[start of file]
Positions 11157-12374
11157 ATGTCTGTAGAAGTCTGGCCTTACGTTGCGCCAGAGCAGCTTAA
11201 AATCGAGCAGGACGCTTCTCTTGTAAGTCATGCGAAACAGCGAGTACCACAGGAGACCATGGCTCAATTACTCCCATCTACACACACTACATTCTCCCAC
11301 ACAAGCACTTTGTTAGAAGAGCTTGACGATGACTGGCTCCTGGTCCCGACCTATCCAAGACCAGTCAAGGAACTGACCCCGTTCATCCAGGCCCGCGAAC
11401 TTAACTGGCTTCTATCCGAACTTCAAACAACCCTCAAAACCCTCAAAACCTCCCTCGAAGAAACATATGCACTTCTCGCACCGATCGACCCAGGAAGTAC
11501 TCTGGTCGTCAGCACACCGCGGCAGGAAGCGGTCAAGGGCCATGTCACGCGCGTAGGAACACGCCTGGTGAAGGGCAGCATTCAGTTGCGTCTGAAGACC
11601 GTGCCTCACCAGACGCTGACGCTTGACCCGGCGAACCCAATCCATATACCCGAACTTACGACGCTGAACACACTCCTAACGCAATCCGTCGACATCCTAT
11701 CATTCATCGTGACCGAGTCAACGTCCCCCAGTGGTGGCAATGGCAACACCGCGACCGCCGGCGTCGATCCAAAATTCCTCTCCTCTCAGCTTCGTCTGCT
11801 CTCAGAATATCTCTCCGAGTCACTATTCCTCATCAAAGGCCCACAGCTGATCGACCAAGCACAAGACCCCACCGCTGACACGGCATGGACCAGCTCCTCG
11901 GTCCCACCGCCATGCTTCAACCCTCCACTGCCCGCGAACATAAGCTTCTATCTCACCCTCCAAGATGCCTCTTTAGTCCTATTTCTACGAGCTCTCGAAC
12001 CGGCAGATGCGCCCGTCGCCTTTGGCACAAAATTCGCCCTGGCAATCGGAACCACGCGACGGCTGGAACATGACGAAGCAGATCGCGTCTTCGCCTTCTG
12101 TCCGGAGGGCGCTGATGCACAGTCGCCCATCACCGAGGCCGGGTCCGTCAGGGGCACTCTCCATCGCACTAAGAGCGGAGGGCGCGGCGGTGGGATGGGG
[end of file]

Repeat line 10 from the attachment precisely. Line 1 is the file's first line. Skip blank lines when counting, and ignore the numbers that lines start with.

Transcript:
11901 GTCCCACCGCCATGCTTCAACCCTCCACTGCCCGCGAACATAAGCTTCTATCTCACCCTCCAAGATGCCTCTTTAGTCCTATTTCTACGAGCTCTCGAAC